"The internet is no longer a web that we connect to. Instead, it's a computerized, networked, and interconnected world that we live in. This is the future, and what we're calling the Internet of Things."
- Bruce Schneier
"I believe that at the end of the century the use of words and general educated opinion will have altered so much that one will be able to speak of machines thinking without expecting to be contradicted."
– Alan Turing
From our last chapter, we covered the core architecture of the internet, and how blockchain and distributed cryptography offer a new way to manage identity, data, and communication online. This evolution applies to everything built on the internet, not just surfing the web. Everything from e-commerce to the internet of things to artificial Intelligence will be affected by blockchain, and someday we will likely look back at today's internet in the same light we see 56k modems and dial tones over a phone line.
The best place to start is with the "Internet of Things" (IoT), which is the vast network of web-connected devices in our homes, offices, and streets, all of which connect to the broader internet and the internet platforms that operate and maintain them. Every day more and more devices are being connected to the web beyond just mobile phones and computers. Refrigerators, thermostats, autonomous vacuum cleaners, sound systems, washing machines, hardware such as your Fitbit or smartwatch, and even now light bulbs are Wi-Fi enabled.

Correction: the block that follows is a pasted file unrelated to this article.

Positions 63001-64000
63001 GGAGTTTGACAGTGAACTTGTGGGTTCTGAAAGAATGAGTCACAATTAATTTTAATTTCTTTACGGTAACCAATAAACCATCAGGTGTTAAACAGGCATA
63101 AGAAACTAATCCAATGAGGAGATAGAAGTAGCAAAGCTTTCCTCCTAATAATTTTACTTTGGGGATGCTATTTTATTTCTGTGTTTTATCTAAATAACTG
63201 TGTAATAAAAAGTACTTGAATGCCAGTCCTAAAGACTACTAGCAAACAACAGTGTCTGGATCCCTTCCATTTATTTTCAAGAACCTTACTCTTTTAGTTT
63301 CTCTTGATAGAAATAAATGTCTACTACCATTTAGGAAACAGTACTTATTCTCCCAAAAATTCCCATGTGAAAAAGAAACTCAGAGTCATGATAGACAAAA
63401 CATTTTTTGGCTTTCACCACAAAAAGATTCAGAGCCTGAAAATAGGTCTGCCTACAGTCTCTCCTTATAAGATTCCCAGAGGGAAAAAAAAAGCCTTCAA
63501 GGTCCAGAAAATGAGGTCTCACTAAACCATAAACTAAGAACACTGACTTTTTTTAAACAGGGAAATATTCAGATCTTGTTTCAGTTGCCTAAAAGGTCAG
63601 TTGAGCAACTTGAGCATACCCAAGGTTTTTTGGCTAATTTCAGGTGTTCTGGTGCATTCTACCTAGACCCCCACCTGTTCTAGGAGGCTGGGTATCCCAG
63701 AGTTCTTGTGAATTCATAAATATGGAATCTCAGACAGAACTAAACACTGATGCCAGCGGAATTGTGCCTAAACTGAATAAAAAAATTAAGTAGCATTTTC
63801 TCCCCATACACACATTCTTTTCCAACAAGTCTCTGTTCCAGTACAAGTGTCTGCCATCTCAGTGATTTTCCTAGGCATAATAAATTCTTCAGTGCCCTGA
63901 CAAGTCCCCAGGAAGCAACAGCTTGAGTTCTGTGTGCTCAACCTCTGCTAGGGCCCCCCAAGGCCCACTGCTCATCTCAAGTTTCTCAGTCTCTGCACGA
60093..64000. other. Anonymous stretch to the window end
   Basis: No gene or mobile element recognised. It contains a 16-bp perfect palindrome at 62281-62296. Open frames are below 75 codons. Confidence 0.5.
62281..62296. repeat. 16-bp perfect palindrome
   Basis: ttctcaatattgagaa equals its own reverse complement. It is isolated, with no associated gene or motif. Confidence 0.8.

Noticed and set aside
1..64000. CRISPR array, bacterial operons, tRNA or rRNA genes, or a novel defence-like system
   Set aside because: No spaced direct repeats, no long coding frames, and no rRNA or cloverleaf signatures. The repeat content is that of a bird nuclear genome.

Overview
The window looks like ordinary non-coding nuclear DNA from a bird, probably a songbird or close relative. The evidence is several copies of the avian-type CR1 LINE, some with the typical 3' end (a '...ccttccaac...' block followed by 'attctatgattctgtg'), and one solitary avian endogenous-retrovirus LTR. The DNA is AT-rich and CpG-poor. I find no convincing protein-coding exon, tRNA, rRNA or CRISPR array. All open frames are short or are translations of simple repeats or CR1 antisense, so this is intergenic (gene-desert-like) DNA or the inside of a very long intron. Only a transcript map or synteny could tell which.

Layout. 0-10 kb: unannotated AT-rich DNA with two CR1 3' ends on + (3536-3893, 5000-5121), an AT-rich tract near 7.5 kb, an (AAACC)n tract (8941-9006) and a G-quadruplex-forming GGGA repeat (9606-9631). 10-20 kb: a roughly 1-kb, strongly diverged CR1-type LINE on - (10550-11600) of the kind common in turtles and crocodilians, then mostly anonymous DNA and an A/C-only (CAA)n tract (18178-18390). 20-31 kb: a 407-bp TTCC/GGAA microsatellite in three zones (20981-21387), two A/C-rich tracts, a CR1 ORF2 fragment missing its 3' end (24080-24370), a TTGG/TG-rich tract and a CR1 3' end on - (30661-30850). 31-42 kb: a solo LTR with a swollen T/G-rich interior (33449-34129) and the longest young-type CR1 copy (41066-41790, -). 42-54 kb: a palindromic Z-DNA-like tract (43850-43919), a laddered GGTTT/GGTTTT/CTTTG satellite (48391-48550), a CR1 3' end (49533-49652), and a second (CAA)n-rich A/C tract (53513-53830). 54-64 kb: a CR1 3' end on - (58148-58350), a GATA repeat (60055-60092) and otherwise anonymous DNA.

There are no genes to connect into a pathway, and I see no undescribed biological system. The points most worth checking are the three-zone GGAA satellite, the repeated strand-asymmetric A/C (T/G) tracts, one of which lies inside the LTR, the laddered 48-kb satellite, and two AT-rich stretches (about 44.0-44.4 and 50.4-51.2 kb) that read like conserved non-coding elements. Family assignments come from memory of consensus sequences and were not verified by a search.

IoT has given us a world where everything is modifiable, monitored, and integrated. It is a massive marketplace where specific companies have billions of devices deployed across the globe. This proliferation is so immense that North America ran out of IP addresses built in the original IPv4 format in the fall of 2015. According to IT infrastructure firm CISCO Systems, there are anticipated to be 50 Billion IoT devices online by 2020 - just a year from this writing...
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